About the “consume early potions”, the mechanic of not recharging PP before using the potion, I am not shy to reveal it, is mainly for balance (to avoid PC create countless potions). Probably NPC Lotusmaster (stantial and with a laboratory) use Refined Lotus when creating potions they sold. The Power Points of a Lotusmaster must be considered a cross between raw components he manages to find in few time (or waste less of them) and the mental stress of the magical formula used on them.

    Said so, all the discussion above it seems to derivate from the necessity to have your players spend their money (come on, try the Savings rules, they don’t bite :) and let your player draw a card for the After the Adventure Events :))

    • Thanks Umberto! I had missed the fact they can only buy one in between adventures. So, the situation I was trying to avoid (“I’ll have 20 of your finest Healing potions, my good man.”) wouldn’t actually arise.

      Also, I hadn’t considered the NPC alchemists using Refined Lotus. I do like the idea of alchemists refining khav, that fits in very nicely with a little surprise I have for my players when they reach Gis… bwah hah hah…

      Meanwhile, back to the drawing board. =]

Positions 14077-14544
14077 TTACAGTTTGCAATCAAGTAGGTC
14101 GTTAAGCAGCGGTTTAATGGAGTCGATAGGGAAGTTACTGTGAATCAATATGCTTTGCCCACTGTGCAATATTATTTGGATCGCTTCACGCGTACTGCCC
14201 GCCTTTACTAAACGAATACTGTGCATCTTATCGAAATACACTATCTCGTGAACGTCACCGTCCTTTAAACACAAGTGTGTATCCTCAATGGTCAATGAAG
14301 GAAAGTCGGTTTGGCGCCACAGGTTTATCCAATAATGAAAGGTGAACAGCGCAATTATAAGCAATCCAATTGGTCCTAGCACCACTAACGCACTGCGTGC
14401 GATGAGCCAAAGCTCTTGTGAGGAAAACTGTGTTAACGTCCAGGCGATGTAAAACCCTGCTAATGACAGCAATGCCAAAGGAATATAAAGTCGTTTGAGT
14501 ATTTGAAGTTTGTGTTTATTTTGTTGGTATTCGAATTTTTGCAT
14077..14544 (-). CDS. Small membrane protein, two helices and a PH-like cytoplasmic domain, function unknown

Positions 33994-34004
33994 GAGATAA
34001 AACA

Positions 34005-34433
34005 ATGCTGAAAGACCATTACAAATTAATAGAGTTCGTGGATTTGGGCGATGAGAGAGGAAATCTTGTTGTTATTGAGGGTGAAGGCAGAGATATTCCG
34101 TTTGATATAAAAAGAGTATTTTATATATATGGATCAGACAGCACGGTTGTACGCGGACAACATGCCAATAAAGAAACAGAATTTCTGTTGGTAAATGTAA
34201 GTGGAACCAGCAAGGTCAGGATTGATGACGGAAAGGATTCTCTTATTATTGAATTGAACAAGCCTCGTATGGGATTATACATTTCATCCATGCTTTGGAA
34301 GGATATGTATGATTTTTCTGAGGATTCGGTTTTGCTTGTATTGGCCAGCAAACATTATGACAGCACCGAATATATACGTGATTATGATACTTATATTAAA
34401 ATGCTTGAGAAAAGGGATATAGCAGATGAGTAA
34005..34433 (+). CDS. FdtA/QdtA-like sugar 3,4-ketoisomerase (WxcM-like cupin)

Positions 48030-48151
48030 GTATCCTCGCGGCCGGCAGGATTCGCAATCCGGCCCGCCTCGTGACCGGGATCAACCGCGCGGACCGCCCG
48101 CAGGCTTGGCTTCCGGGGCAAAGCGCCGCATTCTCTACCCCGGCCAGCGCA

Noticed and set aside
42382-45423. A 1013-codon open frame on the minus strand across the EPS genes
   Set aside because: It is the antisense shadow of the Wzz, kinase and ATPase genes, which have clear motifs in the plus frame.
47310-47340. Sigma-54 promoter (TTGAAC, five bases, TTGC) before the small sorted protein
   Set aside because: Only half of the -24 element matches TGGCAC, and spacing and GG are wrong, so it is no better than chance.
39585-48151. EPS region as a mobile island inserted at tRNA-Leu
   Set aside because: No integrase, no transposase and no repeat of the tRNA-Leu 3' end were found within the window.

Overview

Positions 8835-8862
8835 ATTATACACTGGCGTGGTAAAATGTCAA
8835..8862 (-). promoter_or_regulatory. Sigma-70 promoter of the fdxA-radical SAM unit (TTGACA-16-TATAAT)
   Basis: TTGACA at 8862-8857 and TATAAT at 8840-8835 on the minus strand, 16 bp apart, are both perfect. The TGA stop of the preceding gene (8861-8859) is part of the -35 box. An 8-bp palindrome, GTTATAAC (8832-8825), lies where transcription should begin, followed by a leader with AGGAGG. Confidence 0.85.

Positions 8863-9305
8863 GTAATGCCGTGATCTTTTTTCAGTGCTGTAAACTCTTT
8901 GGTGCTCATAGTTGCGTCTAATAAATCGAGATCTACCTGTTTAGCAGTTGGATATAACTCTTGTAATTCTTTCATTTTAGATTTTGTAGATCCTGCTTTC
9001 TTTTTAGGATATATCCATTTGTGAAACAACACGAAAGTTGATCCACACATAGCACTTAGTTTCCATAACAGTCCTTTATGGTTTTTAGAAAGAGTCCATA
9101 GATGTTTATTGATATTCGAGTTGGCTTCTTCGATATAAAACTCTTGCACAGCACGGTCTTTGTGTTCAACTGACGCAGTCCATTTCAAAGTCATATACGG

• I tried to convert the group to the savings rules this week. I must’ve failed my Persuasion roll.

      They resisted the idea more strongly than I expected. Perhaps this is because some of them are used to measuring success in terms of loot, perhaps it’s because the PCs were dragged over to the Dread Sea Dominions from Irongrave.

      Whatever the reason, they’re not up for it, so I’ll leave things as they are. Maybe I’ll try again later…

      • If I can suggest, try to reward them with something different from simple loot (magical items and gold). Some examples: a ship, a castle, a title, a horse, an adhoring slave…

      • Yep, and that works for 7 out of 9 of ‘em; and one of the others is actually saving up to buy a tower in whatever city they settle in, so all in all not too bad. =]

Leave a Reply

Fill in your details below or click an icon to log in:

WordPress.com Logo

You are commenting using your WordPress.com account. Log Out / Change )

Twitter picture

You are commenting using your Twitter account. Log Out / Change )

Facebook photo

You are commenting using your Facebook account. Log Out / Change )

Google+ photo

You are commenting using your Google+ account. Log Out / Change )

Connecting to %s